(Sorry, this became somewhat of a "long read". This article was
posted in both the NextCloud and XWiki forums, as it relates to
Surely I'm not the only one trying to solve this - I'd like to get first-hand reports / feedback on how you're doing this, so please share your experiences!
Please also provide tips and/or corrections if I got something wrong below or if I'm missing something obvious, which is all well possible. Obviously, your way to solve this is not neccessarily tied to a combination of XWiki and NextCloud, so please you might also share which software or solutions you're using to keep your documentation organized.
Thanks in advance! :)
As a small company, our team has to manage a bunch of files and documents like text documents, spreadsheets and presentation files.
We started using NextCloud, where we also manage calendars and address books, together with the Collabora CODE (a LibreOffice OnLine / LOOL distribution) collaborative online office editor for our mainly - but not exclusively - OpenDocument (i.e. LibreOffice) based office files. So you can edit those office files from your browser just fine by a simple mouse click and share them with all colleagues, or publicly using a public share link - readonly or read-write, at your option, and also optionally password protected.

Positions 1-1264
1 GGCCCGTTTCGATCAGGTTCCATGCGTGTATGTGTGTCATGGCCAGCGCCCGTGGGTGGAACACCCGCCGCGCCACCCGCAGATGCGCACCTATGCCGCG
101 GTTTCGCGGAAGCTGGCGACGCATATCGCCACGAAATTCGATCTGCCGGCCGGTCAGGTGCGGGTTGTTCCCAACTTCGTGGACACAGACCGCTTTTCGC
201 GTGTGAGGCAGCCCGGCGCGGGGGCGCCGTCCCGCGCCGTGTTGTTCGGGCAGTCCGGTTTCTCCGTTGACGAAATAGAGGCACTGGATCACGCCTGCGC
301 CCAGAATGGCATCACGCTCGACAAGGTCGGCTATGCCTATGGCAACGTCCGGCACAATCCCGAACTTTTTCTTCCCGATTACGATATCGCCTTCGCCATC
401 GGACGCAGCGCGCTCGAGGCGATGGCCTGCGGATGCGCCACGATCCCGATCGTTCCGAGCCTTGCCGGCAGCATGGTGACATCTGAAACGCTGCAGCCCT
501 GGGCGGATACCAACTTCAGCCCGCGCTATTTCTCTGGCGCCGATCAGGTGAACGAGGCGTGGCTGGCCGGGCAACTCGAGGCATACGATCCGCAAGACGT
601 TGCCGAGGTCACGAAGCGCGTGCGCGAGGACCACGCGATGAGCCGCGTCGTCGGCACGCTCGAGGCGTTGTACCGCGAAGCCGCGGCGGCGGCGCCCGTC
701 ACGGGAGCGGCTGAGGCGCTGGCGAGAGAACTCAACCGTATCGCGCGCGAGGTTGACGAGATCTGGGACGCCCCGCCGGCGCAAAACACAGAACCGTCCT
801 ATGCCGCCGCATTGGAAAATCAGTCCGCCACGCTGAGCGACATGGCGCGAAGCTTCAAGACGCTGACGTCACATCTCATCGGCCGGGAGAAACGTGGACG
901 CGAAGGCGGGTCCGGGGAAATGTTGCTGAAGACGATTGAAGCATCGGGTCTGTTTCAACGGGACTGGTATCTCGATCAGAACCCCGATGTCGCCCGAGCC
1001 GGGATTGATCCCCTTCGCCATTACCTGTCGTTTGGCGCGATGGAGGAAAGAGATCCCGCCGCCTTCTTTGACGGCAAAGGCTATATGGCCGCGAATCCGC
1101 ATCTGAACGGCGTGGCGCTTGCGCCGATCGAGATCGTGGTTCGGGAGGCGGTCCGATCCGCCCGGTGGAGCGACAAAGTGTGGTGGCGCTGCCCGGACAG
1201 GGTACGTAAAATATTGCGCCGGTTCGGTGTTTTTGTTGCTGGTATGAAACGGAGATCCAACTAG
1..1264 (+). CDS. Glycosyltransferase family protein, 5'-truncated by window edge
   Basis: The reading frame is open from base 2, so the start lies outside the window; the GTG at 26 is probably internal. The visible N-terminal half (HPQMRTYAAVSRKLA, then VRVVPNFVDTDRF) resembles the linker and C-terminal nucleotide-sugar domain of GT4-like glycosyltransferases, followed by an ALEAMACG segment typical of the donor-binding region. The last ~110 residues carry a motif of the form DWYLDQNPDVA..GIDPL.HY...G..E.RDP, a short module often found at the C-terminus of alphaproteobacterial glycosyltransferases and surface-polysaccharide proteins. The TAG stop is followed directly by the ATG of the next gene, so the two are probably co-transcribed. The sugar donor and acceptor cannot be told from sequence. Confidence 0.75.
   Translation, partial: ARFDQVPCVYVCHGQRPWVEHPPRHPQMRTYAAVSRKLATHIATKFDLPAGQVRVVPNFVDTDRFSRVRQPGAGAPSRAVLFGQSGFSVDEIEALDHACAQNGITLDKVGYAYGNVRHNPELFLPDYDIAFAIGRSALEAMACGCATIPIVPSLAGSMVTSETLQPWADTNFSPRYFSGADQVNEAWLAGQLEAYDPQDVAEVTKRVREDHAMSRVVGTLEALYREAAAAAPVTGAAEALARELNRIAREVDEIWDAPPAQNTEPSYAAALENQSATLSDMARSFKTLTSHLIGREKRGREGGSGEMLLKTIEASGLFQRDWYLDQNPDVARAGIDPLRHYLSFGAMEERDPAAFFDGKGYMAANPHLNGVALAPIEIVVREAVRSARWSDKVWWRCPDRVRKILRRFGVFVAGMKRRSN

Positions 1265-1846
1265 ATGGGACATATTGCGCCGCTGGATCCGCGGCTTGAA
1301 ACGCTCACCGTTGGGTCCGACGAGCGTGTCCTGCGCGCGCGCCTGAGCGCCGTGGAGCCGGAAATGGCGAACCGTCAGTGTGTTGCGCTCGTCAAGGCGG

NextCloud replaced a pure WebDAV drive we used before to share
files and documents in our team.
However, for much of our documentation it would actually be better / more appropriate to edit it in a Wiki. You can organize content in a more fine-grained way, and much more easily add seamless cross-references between different topics.
Therefore, at a later point we chose XWiki (comparable to the popular Confluence) as our wiki system and are quite happy with it.
However we're fighting with "media disruption" since then and are still looking for the best approach to solve this. "Media disruption" means that it's not always clear if a specific information someone's looking for is contained in a wiki page or in a document, so it's not totally clear in which system to start looking for it. Also if new content is to be created, the question is whether to put it into a wiki page or into an office document.
Both systems have their pros and their cons:
- The wiki allows the above-mentioned more fine-grained content
organization and more seamless cross-links between different
parts of the documentation and/or different topics.
- Creating and editing complex tables / spreadsheat documents is
much easier with NextCloud and Collabora CODE than with Xwiki
- In case of really complex changes, or if you need to or want
to work offline, one can just use the NextCloud sync client to
locally edit the office files using a full-blown desktop office
suite (LibreOffice or MS Office) and sync the changes later.
- Managing larger amounts of "files", be it image files, exports
in specific XML formats or whatever, is a "home game" for
NextCloud, but no neccessarily so for a wiki system.
- Sharing documents and providing access for foreign users
without an account in our systems is easier and more flexible
with NextCloud, allowing the creation of anonymous document or
folder sharing links with optional edit permissions, optional
password protection and optionally limited lifetime with one or
two mouse clicks.
- (Re)Organizing content in NextCloud just works intuitively by
"Drag and Drop", while it's slightly more complicated in XWiki.